I love it. I love being able to interact with new people. I don’t really fit in at my school and through Poetry Out Loud I was given the opportunity to make new friends. Also, I have a strong passion for performing poetry but the people around me do not. I am able to meet people that I share common interests with. This year I was very grateful to win the State Competition. I can’t afford to go on my senior trip and I am not attending prom, so Poetry Out Loud is my prom and senior trip. It’s basically the biggest memory I will take away after graduation. I also love the ability to go back and watch my past videos and see how much I have grown.

What are your favorite poems, and why?

Knock, Knock- Daniel Beaty: It is a spoken word piece that is not a part of the anthology, but it is a story I can relate to. I was lucky enough to be able to perform this poem at Yale University and it was the first time that I performed something that made people cry.

Ecology- Jack Collom: I’ve been performing it since I started with Poetry Out Loud. I believe it is one of the best poems in the anthology and one of the most fun. The language offers a lot of freedom with the interpretation. I am able to use my body and not just the words.

I Sit and Sew – Alice Moore Dunbar-Nelson: This poem is very dramatic. Also the message is something I can relate to. It talks about wanting to do something important but constantly being told to stay in your place.

What are your thoughts on the potential defunding of Poetry Out Loud (and the National Endowment as a whole)?

I am very disappointed. Poetry Out Loud was something I looked forward to being a part of every year.  It was one of the only ways I could express myself and be recognized for my talent. As I said before, Poetry Out Loud is my senior trip. It is also my sporting event, my extra-curricular activity, it is my prom, and it is my yearbook. I save all of the pictures from each year because I have participated in it so much. I share the videos with my friends and family. It is basically one of my only positive high school experiences.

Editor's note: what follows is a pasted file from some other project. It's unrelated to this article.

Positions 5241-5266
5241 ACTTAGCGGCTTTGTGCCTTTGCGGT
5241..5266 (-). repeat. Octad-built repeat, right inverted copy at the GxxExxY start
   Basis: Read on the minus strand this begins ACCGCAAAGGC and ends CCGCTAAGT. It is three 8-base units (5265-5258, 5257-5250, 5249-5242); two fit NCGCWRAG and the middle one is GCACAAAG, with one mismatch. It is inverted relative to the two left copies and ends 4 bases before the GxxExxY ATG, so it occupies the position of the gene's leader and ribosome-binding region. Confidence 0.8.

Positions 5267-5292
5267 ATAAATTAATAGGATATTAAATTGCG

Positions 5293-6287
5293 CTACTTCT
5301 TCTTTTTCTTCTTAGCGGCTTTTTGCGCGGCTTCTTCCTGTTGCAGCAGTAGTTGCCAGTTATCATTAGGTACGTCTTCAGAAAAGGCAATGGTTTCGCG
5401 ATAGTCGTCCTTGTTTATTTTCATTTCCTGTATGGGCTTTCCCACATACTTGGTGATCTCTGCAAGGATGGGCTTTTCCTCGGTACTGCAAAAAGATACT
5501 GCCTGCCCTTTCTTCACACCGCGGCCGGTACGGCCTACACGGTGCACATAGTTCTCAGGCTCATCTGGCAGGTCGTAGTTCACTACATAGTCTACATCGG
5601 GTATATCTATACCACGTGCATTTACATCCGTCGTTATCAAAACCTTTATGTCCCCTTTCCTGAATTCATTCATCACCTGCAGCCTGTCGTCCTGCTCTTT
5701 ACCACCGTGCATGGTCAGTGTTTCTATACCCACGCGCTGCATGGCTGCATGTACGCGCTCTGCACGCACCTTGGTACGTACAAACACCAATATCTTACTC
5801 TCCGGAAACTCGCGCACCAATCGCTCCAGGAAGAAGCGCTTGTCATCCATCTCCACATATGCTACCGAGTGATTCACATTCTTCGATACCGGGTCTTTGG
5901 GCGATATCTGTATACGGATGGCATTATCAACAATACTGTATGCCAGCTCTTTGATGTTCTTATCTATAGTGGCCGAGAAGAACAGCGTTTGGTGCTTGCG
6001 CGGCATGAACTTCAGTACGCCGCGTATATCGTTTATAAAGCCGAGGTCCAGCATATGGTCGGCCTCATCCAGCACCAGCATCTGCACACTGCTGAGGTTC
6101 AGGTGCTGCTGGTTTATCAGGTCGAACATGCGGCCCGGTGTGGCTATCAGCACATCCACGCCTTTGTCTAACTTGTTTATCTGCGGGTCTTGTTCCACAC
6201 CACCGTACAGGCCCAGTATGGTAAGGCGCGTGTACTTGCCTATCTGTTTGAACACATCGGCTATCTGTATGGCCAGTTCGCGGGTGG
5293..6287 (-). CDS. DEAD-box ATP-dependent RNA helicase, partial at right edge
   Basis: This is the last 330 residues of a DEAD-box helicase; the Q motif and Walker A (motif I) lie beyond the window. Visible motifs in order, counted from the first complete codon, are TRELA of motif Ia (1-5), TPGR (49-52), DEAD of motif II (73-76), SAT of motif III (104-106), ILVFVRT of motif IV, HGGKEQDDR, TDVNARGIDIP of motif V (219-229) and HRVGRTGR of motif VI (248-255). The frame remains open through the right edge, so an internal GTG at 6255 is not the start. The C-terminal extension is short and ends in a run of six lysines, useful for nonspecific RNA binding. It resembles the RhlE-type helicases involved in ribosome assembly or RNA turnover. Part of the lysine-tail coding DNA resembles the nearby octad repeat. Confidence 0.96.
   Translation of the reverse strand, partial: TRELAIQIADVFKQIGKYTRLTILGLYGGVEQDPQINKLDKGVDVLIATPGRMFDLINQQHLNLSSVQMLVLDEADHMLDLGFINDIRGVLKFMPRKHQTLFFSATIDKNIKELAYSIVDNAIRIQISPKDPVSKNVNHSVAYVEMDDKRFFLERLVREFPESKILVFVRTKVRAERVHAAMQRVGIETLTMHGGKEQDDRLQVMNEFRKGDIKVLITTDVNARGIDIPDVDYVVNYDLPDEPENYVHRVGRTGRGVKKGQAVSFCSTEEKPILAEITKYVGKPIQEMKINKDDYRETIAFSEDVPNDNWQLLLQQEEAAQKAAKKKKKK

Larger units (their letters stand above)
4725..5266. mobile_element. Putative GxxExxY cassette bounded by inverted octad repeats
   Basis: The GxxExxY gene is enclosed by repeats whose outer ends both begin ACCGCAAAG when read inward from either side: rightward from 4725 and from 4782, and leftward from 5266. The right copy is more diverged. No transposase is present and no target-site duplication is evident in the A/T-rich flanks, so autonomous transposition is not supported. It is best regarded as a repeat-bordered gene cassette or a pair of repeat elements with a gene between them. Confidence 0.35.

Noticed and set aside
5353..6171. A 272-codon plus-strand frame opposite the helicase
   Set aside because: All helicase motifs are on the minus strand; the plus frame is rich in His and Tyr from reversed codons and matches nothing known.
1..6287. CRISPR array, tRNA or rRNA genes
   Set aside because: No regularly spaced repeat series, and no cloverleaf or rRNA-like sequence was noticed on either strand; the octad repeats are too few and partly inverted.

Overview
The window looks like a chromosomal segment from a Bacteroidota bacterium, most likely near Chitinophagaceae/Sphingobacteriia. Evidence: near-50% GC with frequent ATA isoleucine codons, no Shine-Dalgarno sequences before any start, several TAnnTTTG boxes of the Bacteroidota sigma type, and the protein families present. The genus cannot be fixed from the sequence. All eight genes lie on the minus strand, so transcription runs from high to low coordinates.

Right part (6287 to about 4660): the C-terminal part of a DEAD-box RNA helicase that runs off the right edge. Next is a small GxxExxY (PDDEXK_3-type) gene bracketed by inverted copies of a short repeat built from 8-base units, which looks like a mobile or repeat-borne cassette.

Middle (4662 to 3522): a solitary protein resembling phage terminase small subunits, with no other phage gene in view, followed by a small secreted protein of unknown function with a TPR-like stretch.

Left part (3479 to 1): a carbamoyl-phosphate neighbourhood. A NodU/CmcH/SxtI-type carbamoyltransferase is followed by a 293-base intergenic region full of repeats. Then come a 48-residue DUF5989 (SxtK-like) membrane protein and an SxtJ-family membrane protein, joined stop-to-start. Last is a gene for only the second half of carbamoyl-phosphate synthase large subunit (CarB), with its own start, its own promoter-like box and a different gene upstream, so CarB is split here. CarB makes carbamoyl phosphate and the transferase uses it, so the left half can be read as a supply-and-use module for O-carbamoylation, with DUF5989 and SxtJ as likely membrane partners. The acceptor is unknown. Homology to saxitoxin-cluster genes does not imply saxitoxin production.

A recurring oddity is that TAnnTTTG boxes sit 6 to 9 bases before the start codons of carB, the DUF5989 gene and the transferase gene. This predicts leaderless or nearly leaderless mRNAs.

If you could speak to save programs like this one, what would you say?

I would say that the arts are important. I think it’s our society’s responsibility to provide a diverse education. I am a strong advocate for an inclusive curriculum. I think that it’s important for students to see themselves reflected in lesson plans. Not everyone is the same, and arts education teaches us that it’s okay to be different. It allows students to excel. Not everyone is a mathematician or a writer. It provides more opportunities for students to see what their options are. It breaks the rule that everyone has to be normal. The arts provide inspiration, and without inspiration nothing that we have today would exist.

Poetry Out Loud Nationals begin on Tuesday, April 25th with a series of three Semifinal rounds.  New Jersey’s State Champion, Amos Koffa, will be competing against 17 other State Champions from the greater Eastern seaboard region in the first Semifinal of the day, scheduled to begin at 9 AM on April 25th, 2017.  After all three Semifinal rounds conclude, a total of nine students, three finalists from each Semifinal, will compete for the title of 2017 National Poetry Out Loud Champion at 7 PM on Wednesday, April 26th.  All events will be webcast live on the Poetry Out Loud website

NJPOL 2017

NJPOL 2017